Tuesday, September 20, 2016

World leaders meet to protect oceans

Obama Creates Atlantic Ocean's First Marine Monument
Riley D. Champine, NG staff
sources: the pew charitable trusts, esri, delorme,
general bathymetric chart of the oceans, noaa ncei

From Scientific American by Jean Chemnick, ClimateWire

The foreign secretaries from more than 90 countries will converge on the State Department today for the Obama administration’s third and final summit on the health of the world’s oceans.
The Our Ocean summit will focus on the nexus of climate change and ocean issues—a link U.S. Special Envoy for Climate Change Jonathan Pershing told reporters yesterday is not well-understood.
“While climate change is a huge issue, in many ways we should think about it as an exacerbating factor for things that are already problematic,” said Pershing.

The world’s oceans are already threatened by overfishing and pollution from industry and agriculture. But they have also absorbed 40 percent of the man-made carbon dioxide that has entered Earth’s atmosphere since the Industrial Revolution, leading to higher levels of acidification that have damaged coral reefs and shellfish populations.
The seas have also absorbed heat, sometimes causing fisheries to migrate out of their traditional range and away from fishermen that rely on them.
Secretary of State John Kerry launched the summit two years ago to shine a light on what he considers to be the foreign policy and national security priorities related to oceans management.
Last year’s gathering was hosted by Chile.
Kerry will open the conference today, with President Obama giving a keynote address in the morning.

 President Obama visited Turtle Beach on Midway Atoll in the Pacific this month to promote his expansion of the Papahanaumokuakea Marine National Monument.
On Thursday, the president declared a marine monument in the Atlantic that is the size of Connecticut.
Credit A.J. Chavar/The New York Times

The two-day summit at State Department headquarters will include more than 100 new commitments by a variety of stakeholders, organizers said.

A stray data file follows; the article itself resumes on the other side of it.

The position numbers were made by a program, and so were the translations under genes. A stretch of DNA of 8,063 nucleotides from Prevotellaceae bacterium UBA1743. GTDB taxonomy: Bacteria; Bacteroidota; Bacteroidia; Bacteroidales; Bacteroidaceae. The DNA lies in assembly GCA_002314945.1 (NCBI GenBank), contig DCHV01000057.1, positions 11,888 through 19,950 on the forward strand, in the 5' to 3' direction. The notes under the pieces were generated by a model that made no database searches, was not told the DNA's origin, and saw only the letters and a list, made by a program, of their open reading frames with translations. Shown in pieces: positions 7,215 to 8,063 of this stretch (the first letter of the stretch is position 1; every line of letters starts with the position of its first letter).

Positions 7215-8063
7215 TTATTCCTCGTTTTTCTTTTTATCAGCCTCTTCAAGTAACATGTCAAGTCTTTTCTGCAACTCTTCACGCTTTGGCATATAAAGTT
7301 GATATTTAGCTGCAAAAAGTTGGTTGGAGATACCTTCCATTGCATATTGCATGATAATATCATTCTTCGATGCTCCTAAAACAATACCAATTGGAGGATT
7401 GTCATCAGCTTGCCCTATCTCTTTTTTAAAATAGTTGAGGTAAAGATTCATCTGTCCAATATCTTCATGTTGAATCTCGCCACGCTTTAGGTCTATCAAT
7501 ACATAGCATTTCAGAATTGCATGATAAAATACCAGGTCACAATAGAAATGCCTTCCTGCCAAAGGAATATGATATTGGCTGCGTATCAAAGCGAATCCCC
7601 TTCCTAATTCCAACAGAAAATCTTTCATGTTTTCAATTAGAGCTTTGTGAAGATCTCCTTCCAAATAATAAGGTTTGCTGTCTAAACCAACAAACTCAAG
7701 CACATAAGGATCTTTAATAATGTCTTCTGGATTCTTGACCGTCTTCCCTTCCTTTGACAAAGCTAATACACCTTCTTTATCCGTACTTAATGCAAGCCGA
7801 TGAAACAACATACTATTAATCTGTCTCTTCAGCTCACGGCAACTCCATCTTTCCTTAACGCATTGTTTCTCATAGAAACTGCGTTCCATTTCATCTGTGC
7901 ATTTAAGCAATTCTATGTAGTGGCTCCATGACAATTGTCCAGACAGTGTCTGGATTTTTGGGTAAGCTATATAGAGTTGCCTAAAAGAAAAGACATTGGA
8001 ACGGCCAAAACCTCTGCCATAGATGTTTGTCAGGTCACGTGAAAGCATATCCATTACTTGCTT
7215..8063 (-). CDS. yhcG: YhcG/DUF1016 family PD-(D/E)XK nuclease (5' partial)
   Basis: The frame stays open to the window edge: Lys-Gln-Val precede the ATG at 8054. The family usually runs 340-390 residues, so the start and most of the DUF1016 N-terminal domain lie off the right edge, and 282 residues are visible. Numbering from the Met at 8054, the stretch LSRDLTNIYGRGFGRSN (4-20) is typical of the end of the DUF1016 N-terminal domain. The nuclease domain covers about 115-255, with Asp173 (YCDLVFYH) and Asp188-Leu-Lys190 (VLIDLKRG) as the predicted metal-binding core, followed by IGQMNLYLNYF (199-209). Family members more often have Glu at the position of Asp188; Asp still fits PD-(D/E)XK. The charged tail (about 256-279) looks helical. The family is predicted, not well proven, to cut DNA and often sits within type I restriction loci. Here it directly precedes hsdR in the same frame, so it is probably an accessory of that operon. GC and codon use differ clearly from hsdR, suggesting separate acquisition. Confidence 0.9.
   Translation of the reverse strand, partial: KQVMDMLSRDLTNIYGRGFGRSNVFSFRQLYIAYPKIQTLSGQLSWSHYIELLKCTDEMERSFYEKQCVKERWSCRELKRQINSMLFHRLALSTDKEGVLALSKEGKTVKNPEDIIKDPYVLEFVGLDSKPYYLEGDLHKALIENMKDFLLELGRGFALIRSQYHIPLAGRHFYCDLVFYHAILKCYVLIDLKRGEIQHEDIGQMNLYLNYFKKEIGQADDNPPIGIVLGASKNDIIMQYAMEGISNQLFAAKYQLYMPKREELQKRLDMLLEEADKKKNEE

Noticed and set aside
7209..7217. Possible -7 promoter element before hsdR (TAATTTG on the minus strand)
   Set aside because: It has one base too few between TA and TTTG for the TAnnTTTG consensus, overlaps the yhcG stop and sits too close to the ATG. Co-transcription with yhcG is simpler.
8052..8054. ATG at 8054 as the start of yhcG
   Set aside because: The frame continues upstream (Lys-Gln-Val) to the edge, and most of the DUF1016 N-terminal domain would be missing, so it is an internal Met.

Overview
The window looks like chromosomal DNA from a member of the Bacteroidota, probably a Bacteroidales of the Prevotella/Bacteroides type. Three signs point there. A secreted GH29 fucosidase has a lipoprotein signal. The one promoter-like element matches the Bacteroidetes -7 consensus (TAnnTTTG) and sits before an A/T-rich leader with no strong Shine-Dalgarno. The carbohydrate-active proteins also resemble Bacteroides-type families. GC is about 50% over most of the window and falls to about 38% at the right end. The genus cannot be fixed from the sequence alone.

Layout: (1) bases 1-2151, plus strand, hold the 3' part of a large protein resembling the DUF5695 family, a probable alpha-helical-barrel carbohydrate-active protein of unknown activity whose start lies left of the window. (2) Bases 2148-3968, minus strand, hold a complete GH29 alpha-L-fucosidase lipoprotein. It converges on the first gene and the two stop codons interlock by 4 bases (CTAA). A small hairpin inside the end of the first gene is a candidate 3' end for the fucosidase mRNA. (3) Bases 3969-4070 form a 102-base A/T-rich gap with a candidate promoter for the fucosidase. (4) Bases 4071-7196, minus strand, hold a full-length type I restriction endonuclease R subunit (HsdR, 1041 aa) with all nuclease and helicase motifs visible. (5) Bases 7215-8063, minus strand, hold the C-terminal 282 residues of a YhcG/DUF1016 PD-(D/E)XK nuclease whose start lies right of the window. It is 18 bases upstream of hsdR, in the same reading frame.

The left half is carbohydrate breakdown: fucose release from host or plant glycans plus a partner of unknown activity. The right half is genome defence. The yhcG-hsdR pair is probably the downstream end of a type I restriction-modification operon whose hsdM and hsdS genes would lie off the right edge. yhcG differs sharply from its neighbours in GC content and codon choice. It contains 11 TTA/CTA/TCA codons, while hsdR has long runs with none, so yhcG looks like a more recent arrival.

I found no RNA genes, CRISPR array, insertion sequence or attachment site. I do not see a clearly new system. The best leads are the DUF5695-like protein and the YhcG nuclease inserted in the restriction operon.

They include new marine protected zones and a proposed ban on disposable plastic bags put forward by France.
Countries will also discuss ways to incorporate ocean health issues into the commitments they made in last year’s Paris climate agreement.
Undersecretary of State for Economic Growth, Energy and the Environment Catherine Novelli told reporters yesterday that one way to compensate for the stress being placed on marine environments by climate change is to remove other pressures on the system, by scaling back pollution and creating more marine protected areas.

Countries around the world have introduced protected areas in recent years, and “we’re going to have many more that will be announced at this conference,” she said.
“We’re trying to lead by example in doing that.” Obama last month expanded the Papahnaumokukea marine protected area in Hawaii, making it the world’s largest ecologically protected area.
And yesterday, the White House announced the designation of another marine national monument off the coast of Cape Cod in Massachusetts that will protect an additional 4,913 square miles.
It will preclude activities like commercial fishing and deep-sea mining.
A small number of lobstermen and red crab fishermen operate in the area, though the White House claimed it had not included the most active areas in the monument.
Republicans say the administration has prioritized environmental aims over economic development. House Natural Resources Chairman Rob Bishop (R-Utah) described the Hawaii designation as “a sweeping expansion” in an op-ed in The Hill yesterday.


In addition to protecting ocean ecosystems, these sanctuaries boost the role oceans can play in regulating the climate by contributing to the health of marine vegetation that sequesters carbon, Novelli said. Mangrove forests do more to sequester carbon than rainforests.
“We know that the ocean is in trouble, but we also know that the ocean is resilient,” she said.
“And if we do the right thing, it can come back.”
International climate leaders and technical experts met yesterday at National Geographic’s headquarters to begin work on recommendations for how countries can integrate ocean concerns into their nationally determined contributions (NDCs) to the Paris Agreement.
A handful of countries already refer to ocean issues in their submissions, but most don’t.